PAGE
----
Coronavirus: Hong Kong Disneyland Resort hotels suggested as quarantine centres
Tourism lawmaker calls on government to look at using resort’s remote accommodation for isolation. Ministers are scrambling to find quarantine sites with confirmed infections increasing
Hong Kong’s tourism lawmaker has suggested using hotels at Hong Kong Disneyland Resort as quarantine centres in the fight against the coronavirus.
Yiu Si-wing urged the government to look at isolating those caught up in the outbreak at the theme park’s accommodation, given its location in a secluded part of Lantau Island.
“[The government] can consider using places remote from residential areas, for example, the hotels at Hong Kong Disneyland Resort as quarantine facilities,” the legislator wrote in a letter to the commerce minister, echoing calls from his pro-democracy colleagues.
Yiu said in an interview on Wednesday that Secretary for Commerce and Economic Development Edward Yau Tang-wah had told him he would look at the suggestion.
The number of coronavirus cases in Hong Kong was likely to rise to 21 after three patients tested positive in preliminary results on Wednesday afternoon. The city’s first coronavirus death was confirmed a day earlier.
The contagion, which originated in Wuhan, has also killed nearly 500 people in mainland China, and infected more than 24,500 worldwide.
Local officials are searching for new sites to serve as quarantine centres, while also looking at extending existing facilities.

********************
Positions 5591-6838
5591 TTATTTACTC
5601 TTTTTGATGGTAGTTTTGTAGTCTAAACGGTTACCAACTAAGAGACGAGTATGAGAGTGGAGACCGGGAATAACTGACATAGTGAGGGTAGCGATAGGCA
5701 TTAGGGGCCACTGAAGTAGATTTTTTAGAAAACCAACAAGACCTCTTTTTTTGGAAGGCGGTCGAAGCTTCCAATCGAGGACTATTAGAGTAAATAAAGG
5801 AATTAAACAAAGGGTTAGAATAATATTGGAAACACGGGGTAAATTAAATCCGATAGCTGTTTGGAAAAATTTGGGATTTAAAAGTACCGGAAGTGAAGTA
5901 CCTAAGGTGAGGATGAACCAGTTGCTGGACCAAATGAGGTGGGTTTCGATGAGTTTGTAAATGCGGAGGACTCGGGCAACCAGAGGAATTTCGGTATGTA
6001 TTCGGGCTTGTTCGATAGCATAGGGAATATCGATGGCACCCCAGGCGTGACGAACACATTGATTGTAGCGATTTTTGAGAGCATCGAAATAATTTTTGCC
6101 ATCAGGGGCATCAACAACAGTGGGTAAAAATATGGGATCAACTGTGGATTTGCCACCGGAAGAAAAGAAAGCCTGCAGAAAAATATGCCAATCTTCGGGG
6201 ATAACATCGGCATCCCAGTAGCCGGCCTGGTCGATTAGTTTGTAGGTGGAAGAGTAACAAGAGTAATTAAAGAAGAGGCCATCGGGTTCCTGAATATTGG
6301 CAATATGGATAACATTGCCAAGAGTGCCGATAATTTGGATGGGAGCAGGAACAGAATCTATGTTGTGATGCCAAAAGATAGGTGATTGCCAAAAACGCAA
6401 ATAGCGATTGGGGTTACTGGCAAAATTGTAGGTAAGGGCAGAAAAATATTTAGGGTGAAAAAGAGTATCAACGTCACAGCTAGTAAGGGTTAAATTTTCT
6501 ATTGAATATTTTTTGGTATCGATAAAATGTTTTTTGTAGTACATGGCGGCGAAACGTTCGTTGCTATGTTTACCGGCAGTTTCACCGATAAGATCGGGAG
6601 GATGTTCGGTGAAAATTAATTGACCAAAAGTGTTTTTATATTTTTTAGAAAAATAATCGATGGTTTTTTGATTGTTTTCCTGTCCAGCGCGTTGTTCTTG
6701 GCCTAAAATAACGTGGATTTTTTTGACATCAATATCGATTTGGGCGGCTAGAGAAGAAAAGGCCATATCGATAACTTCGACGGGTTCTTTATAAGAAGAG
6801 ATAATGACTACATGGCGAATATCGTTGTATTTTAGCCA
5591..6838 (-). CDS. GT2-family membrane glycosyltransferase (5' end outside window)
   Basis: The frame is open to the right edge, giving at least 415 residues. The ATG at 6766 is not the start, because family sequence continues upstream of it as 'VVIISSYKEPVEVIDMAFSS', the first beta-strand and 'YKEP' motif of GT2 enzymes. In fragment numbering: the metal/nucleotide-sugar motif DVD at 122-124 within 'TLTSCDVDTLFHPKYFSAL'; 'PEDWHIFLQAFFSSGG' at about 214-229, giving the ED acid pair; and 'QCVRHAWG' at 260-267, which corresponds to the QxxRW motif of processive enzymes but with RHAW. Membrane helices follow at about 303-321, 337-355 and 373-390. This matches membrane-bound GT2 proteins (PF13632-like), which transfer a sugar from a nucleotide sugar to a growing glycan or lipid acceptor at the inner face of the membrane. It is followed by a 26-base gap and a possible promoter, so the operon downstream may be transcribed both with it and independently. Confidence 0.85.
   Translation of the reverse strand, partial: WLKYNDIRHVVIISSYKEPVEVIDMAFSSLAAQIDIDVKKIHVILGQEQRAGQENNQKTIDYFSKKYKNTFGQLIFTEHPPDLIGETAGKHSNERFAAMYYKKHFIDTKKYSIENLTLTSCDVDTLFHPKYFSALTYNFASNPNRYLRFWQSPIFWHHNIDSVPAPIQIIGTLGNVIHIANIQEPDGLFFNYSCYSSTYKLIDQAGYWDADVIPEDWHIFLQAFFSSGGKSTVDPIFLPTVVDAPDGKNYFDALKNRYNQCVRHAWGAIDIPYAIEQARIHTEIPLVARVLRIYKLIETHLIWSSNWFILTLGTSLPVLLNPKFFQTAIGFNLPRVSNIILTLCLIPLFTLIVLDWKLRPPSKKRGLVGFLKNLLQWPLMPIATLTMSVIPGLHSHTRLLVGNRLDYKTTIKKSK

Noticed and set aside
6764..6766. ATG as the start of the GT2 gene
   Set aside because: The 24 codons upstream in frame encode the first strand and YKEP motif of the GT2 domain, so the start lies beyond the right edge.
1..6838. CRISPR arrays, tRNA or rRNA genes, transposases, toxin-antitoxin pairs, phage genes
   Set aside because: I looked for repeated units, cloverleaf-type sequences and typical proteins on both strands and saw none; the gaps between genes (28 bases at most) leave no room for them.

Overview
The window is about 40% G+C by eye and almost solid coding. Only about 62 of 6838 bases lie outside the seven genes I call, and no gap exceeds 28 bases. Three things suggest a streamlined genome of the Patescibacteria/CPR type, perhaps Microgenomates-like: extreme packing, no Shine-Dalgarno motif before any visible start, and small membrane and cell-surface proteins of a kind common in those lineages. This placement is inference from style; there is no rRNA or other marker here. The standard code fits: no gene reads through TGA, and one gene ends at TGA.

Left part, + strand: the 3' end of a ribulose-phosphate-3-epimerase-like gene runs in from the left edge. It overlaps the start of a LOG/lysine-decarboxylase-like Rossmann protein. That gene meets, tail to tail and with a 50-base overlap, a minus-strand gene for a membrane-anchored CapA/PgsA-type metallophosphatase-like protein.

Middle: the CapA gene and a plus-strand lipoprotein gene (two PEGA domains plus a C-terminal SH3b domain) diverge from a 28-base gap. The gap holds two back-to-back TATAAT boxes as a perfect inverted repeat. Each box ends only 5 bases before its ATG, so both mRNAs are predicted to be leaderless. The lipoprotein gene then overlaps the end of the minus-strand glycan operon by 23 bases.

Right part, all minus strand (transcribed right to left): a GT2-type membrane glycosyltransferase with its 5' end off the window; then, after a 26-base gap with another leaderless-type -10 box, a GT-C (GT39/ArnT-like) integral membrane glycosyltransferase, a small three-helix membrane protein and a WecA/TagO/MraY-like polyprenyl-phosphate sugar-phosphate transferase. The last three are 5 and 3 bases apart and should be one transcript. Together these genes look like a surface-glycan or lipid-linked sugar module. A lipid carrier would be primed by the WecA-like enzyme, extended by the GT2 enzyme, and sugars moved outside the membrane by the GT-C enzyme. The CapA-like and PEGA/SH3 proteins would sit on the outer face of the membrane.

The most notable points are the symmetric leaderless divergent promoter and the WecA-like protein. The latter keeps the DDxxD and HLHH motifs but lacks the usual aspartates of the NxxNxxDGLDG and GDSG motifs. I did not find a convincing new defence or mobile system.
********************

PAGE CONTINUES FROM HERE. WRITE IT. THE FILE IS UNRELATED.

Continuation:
There are 97 living spaces at the three sites currently in use for those who had close contact with confirmed cases – Lady MacLehose Holiday Village and Po Leung Kuk Jockey Club Pak Tam Chung Holiday Camp in Sai Kung, as well as Lei Yue Mun Park and Holiday Village in Shau Kei Wan.
Another 300 mobile units each housing an unknown number of patients would also be installed at the three locations, as well as Sai Kung Outdoor Recreation Centre, the Post reported on Sunday.
However, the planned deployments have met resistance from local residents. Violence broke out in Fanling last month after the government identified a public housing estate in the border town as a potential quarantine site.
Yiu said Disneyland’s three hotels, with a total of 1,750 rooms, were far away from residential areas, as well as each other.
“We suggested it in view of the current situation and think everyone has a social responsibility,” he said, adding he had not talked to the theme park yet.
He said Disneyland would have its own considerations, including the impact on its branding and how to reassure guests their facilities were safe once they eventually reopened to the public.
On Monday, Democratic Party chairman Wu Chi-wai and lawmaker Helena Wong Pik-wan made a similar proposal.
“We have noticed the places the government wants to turn into quarantine facilities are near residential areas. As it hasn’t consulted district councils, residents have concerns,” Wong said.
“Since Disneyland is still closed, maybe the number of guests at its hotels will be small.”
The attraction, and its rival Ocean Park in Southern district, shut its gates indefinitely from January 26 as a precaution against the new coronavirus.
Wu and Wong also suggested building quarantine facilities on the 60-hectare site reserved for Disneyland’s second-phase development.
That idea was floated separately by the city’s biggest pro-establishment party, the Democratic Alliance for the Betterment and Progress of Hong Kong.
The Post has contacted the Commerce and Economic Development Bureau and Hong Kong Disneyland Resort for comment.
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